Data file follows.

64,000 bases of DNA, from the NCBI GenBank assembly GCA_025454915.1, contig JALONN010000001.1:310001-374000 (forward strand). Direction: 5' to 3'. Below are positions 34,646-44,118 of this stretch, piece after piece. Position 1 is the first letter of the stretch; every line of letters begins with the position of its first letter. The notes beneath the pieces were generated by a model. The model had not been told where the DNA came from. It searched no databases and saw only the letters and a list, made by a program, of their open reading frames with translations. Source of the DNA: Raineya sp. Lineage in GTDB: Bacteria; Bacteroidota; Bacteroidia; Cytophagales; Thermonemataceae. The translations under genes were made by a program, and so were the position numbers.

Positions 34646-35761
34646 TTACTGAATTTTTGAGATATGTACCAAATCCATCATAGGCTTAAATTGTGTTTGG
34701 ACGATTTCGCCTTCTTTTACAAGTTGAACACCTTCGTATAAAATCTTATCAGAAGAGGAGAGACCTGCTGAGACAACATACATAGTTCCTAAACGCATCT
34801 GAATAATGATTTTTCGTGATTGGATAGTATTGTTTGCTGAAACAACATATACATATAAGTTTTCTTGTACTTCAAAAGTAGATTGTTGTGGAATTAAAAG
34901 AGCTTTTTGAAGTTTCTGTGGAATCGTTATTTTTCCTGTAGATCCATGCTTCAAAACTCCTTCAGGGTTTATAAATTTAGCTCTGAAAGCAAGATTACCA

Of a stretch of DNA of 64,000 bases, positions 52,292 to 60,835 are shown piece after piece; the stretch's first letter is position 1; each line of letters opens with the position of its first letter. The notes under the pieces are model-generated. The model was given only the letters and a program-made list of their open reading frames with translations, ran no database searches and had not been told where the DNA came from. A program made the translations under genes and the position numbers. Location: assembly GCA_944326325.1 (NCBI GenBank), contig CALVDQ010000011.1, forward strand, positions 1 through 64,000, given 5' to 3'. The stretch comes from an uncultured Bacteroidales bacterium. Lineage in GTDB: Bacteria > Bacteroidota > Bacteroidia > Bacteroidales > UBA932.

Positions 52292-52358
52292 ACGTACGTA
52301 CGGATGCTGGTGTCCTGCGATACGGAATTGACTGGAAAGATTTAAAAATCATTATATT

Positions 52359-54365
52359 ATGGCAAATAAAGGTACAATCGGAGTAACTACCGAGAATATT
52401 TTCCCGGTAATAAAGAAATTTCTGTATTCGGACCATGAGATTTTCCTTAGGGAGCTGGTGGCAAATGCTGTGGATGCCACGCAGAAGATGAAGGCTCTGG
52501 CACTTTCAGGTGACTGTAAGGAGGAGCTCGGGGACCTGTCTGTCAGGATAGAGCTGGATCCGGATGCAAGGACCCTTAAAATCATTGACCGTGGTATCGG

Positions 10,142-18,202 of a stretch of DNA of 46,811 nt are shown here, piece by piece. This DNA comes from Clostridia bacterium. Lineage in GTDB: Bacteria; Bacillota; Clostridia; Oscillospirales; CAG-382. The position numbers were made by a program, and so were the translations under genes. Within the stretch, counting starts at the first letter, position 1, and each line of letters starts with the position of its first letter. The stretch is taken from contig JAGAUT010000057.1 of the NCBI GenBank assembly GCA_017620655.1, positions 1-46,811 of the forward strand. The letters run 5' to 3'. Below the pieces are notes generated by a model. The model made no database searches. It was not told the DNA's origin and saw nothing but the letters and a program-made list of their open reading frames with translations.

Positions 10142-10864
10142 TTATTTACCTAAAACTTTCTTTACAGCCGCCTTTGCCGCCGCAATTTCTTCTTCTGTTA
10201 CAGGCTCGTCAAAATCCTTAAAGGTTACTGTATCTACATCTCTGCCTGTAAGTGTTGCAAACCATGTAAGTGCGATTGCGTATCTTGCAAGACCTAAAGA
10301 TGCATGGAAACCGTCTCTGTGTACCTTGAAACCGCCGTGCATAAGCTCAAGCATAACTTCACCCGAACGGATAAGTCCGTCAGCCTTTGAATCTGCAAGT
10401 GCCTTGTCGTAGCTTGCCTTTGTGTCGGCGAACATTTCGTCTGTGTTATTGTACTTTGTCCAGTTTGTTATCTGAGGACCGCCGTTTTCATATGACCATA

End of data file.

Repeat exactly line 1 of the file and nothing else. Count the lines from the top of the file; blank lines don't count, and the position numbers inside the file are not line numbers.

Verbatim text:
64,000 bases of DNA, from the NCBI GenBank assembly GCA_025454915.1, contig JALONN010000001.1:310001-374000 (forward strand). Direction: 5' to 3'. Below are positions 34,646-44,118 of this stretch, piece after piece. Position 1 is the first letter of the stretch; every line of letters begins with the position of its first letter. The notes beneath the pieces were generated by a model. The model had not been told where the DNA came from. It searched no databases and saw only the letters and a list, made by a program, of their open reading frames with translations. Source of the DNA: Raineya sp. Lineage in GTDB: Bacteria; Bacteroidota; Bacteroidia; Cytophagales; Thermonemataceae. The translations under genes were made by a program, and so were the position numbers.